For a brief interlude at the beginning of this week, the White House actually believed that it could push John Tower through the Senate.
It was on Monday that Sen. Howell Heflin of Alabama became the first Democrat to announce his support of the nomination of the former Texas senator to be defense secretary. White House vote counters reckoned then that they had 49 of the 50 votes they needed: all 45 Senate Republicans plus Democrats Heflin, Christopher S. Dodd of Connecticut, Lloyd Bentsen of Texas and J. Bennett Johnston of Louisiana.
Looking for that last elusive vote, President Bush met in the Oval Office with Claiborne Pell of Rhode Island, who had entered the Senate in the same year as Tower (1961) and who was thought to be troubled by the rough treatment that his former colleague was receiving from his Democratic opponents. To build momentum, Republicans arranged for Dodd to announce his support for Tower on Tuesday and planned for Bentsen to do the same Wednesday.
Then, Republican hopes evaporated as suddenly as they had materialized. In a private telephone call, Johnston notified Senate Majority Leader George J. Mitchell (D-Me.) that he was voting against Tower.
So even as Dodd became the second Democrat to break ranks, Mitchell calmly announced that Tower would be defeated. In the end, 52 Democrats voted against Tower and, with the support of Republican Nancy Landon Kassebaum of Kansas, they scored a 53-47 victory Thursday.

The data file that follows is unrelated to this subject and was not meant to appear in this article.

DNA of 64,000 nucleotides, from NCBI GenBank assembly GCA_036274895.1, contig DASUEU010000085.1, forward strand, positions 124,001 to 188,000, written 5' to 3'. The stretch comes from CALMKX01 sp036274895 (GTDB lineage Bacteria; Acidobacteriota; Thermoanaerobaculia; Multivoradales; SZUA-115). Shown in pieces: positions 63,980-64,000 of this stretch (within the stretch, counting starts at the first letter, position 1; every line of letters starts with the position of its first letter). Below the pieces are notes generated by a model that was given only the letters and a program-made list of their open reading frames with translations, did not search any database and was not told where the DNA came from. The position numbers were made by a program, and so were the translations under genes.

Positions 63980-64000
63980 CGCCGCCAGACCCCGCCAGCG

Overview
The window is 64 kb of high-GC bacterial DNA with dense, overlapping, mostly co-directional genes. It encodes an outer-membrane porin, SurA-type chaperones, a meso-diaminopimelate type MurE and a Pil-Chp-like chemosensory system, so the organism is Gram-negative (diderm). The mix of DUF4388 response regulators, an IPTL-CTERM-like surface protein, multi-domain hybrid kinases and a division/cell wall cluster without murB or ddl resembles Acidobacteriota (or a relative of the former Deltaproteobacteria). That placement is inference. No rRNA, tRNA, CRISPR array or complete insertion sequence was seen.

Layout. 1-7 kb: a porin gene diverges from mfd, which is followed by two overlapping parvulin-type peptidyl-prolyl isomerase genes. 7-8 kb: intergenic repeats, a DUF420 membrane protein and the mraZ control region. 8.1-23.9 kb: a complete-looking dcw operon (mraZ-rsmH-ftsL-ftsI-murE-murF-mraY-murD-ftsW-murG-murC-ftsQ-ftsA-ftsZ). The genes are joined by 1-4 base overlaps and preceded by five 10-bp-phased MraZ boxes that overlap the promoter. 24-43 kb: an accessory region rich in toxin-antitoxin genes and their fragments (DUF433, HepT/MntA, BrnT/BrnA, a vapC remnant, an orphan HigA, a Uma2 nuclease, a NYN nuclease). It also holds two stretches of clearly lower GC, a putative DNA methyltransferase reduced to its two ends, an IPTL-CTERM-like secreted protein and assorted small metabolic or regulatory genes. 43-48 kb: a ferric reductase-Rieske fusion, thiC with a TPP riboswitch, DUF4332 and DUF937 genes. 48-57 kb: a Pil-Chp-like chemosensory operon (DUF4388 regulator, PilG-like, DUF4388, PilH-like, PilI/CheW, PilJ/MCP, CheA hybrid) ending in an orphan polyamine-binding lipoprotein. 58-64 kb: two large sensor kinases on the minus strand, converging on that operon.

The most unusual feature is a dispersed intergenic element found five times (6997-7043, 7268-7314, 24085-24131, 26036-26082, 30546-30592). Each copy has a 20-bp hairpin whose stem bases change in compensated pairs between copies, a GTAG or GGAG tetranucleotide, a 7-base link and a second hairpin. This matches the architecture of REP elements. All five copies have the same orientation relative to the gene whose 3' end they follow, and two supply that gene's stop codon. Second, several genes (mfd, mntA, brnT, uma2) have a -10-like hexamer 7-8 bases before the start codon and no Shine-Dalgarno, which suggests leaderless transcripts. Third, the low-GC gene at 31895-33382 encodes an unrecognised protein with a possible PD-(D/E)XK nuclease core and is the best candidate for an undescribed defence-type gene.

Tower’s defeat represented a signal victory, not only for Mitchell in his first test as the Senate’s new Democratic leader, but especially for Armed Services Committee Chairman Sam Nunn (D-Ga.). Nunn, concentrating on Tower’s drinking habits and his consulting company’s acceptance of $750,000 from defense contractors since he left the Senate in 1984, led the opposition to Tower both in his committee and on the Senate floor.
“It’s a testimony to Sam Nunn’s influence,” a senior Bush adviser said. “I don’t think there’s another committee chairman who could have pulled this off, because there were a helluva lot of Democrats who weren’t all that comfortable with where they were.”
White House Miscalculation
The outcome also reflected lack of sufficient White House concern over Tower’s confirmation, despite early warning signals from Nunn. Only after Nunn’s committee voted, 11 to 9, against Tower--at a time when Bush was half-way around the world at the funeral of Emperor Hirohito in Japan--did the President swing into action to save his nominee.
At that point, Tower wanted to back out and spare Bush further embarrassment. He went to the President and offered to withdraw his name, Sen. Pete Wilson (R-Calif.) disclosed after Thursday’s vote.
“John Tower repeatedly offered the President the opportunity to abandon this fight and George Bush refused to do so and it was the right thing to do,” Wilson said. “It was important not only to vindicate John Tower but let the American people know the truth.”
Republican senators commonly laid responsibility on Nunn for making Tower the ninth Cabinet nominee in history to be defeated in the Senate--and the first of a President’s initial round of nominees.
“This was made a personal matter by Sen. Nunn,” Wilson said. " . . . A number of Democratic colleagues admitted privately (that) they yielded to arm-twisting . . . and said that this has become a test of personal allegiance to the chairman.”